Additionally, disc dehydration changes the way the disc moves and the way it resists motion. These new/altered motions over time can lead to arthritis of the joints of the spine, and the enlarged arthritic joints can also directly compress nerve roots leading to radiculopathy.
How is cervical radiculopathy diagnosed?
Diagnosis of cervical radiculopathy is based on a combination of physical examination and imaging of the spine.
Physical examination will often show altered sensation, reflexes, or strength in the upper extremities; and certain neck motions may reproduce symptoms. X-rays can show arthritic changes and alterations in alignment or motion. MRI (magnetic resonance imaging) is best for visualizing compression of the nerve roots. Additional nerve tests may be helpful to confirm a radiculopathy or rule out alternative diagnoses.
How is cervical radiculopathy treated?
Initial treatment of cervical radiculopathy is most often non-operative, and is successful in the vast majority (~90%) of cases.
Treatments can include anti-inflammatory or other medications, physical therapy, cervical traction, epidural steroid injections, and good ‘ole fashioned time – to allow the disc to resorb, and the nerve to adjust to its new environment. If surgery is necessary, because of persistent pain or significant or progressive weakness, the most common surgery performed is called an anterior cervical discectomy and fusion (aka ACDF). Depending on the specific circumstances, your surgeon may consider cervical disc replacement, or alternatively an approach from the back of the neck.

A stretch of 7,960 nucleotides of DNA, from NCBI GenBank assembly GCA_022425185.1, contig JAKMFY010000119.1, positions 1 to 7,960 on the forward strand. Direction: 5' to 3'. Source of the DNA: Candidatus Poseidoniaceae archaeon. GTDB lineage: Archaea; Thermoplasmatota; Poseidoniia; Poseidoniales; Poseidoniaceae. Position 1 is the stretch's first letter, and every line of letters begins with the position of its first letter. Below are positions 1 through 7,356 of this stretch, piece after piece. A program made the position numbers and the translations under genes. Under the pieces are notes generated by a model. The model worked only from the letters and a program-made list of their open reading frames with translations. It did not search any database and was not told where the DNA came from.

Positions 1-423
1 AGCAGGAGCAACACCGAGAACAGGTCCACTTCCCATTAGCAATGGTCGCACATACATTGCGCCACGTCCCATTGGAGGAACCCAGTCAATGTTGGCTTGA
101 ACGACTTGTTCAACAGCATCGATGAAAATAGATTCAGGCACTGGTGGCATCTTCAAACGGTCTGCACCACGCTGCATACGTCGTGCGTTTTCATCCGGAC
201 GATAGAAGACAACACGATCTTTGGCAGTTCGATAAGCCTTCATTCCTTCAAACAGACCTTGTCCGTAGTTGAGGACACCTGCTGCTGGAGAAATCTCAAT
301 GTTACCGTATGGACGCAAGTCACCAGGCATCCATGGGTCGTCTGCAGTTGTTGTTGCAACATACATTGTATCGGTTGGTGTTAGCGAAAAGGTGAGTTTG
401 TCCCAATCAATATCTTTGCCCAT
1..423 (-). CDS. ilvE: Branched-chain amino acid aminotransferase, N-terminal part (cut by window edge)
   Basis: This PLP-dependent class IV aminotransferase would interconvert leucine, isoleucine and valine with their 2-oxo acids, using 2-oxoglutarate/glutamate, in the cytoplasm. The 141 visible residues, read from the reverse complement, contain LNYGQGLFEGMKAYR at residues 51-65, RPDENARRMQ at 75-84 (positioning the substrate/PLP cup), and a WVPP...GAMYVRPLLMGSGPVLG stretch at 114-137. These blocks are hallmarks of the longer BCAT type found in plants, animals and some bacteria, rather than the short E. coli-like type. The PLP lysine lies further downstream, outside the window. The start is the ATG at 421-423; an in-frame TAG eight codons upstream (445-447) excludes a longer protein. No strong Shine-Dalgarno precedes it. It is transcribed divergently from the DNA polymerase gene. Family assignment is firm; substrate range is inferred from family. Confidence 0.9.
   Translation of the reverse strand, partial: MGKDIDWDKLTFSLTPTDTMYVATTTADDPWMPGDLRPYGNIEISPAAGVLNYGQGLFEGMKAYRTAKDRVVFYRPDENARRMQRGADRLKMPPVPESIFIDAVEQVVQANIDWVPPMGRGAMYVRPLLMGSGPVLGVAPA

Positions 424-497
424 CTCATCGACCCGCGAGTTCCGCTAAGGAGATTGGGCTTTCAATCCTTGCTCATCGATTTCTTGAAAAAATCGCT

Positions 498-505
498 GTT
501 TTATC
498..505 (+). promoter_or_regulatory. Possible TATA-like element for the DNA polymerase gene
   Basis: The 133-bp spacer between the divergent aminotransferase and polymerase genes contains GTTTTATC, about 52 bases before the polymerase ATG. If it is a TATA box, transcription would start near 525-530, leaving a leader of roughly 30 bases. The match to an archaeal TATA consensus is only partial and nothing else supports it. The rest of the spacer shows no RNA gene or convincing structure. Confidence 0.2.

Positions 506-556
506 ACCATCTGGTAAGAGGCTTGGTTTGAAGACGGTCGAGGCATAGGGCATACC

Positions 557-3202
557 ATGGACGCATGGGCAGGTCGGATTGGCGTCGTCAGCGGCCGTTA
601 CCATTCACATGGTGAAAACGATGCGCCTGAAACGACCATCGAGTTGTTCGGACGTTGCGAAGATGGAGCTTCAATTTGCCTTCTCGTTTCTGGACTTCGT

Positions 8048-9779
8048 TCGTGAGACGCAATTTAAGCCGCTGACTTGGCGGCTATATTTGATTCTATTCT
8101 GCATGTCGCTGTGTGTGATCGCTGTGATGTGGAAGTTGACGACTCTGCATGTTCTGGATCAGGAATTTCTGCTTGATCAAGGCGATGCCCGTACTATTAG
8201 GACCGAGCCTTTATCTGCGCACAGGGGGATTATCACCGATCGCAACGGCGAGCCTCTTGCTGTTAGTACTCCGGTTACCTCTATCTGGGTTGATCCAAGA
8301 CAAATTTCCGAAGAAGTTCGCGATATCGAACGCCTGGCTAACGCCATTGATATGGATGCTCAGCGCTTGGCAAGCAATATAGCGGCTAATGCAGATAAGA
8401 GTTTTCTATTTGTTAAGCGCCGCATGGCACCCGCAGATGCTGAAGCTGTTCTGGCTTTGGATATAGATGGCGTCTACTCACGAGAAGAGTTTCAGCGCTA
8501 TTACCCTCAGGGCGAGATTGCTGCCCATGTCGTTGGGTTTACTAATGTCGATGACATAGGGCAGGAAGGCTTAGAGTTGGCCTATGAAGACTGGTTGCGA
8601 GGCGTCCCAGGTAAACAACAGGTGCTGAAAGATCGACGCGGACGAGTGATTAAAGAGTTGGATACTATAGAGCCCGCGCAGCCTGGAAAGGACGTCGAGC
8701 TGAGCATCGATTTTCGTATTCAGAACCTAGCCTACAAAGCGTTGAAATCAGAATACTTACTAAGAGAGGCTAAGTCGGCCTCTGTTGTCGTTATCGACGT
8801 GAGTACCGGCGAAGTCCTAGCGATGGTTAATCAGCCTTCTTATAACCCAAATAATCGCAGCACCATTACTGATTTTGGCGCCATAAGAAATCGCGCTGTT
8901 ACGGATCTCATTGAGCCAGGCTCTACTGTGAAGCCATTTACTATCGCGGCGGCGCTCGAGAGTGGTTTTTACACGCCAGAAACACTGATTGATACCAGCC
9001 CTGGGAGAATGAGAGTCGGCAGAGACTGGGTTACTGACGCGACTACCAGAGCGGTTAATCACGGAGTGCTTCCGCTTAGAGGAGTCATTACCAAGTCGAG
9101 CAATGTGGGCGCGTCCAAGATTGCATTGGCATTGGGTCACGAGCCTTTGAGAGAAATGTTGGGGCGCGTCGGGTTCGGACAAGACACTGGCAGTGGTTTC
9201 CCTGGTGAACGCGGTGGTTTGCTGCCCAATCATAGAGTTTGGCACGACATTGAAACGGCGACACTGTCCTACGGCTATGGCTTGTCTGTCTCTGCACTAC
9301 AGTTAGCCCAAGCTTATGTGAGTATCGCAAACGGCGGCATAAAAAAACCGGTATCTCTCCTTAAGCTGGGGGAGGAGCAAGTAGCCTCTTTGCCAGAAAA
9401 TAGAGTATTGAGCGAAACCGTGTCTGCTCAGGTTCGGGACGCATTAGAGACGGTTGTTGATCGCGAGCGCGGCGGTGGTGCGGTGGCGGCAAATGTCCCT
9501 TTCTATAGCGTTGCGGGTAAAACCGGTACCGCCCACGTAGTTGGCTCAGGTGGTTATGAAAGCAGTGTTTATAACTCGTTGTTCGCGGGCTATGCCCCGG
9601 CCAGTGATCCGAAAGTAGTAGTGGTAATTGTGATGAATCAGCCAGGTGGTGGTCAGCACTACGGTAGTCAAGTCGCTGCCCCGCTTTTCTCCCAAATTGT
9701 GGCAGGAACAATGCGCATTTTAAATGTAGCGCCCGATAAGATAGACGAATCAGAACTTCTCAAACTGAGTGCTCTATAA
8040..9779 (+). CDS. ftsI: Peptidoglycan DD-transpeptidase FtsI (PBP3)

ACDF involves an incision in the front of the neck, which allows for access to and removal of the disc and arthritic bone, which takes the pressure off of the affected spinal nerve root. A bone shim, most commonly from the cadaver bone bank, is then put in place of the disc. A titanium plate and screws are then inserted to span and stabilize the two vertebrae and help them fuse together.
The procedure takes 1-2 hours, may require an overnight stay in the hospital, and is 80-90 percent successful at alleviating arm and, to a lesser extent, neck pain.
Recovery from surgery is relatively quick – most patients experience temporary difficulty swallowing, and require pain medications for a week or two. While there is often restriction of heavy activity in the months it takes for the bones to solidly fuse, most patients are feeling back to “normal” within a month or so after surgery.
Other common conditions that can mimic cervical radiculopathy include nerve root compression elsewhere in the arm (e.g. carpal tunnel syndrome), or disorders of the shoulder (e.g. rotator cuff tear). Rarely, more serious medical or systemic conditions can mimic cervical radiculopathy. If you are having symptoms of upper extremity pain, numbness, or weakness it is recommended that you be evaluated by a medical professional.
David Lunardini, MD, is an orthopedic spine surgeon at the University of Vermont Medical Center and associate professor at the Larner College of Medicine at UVM.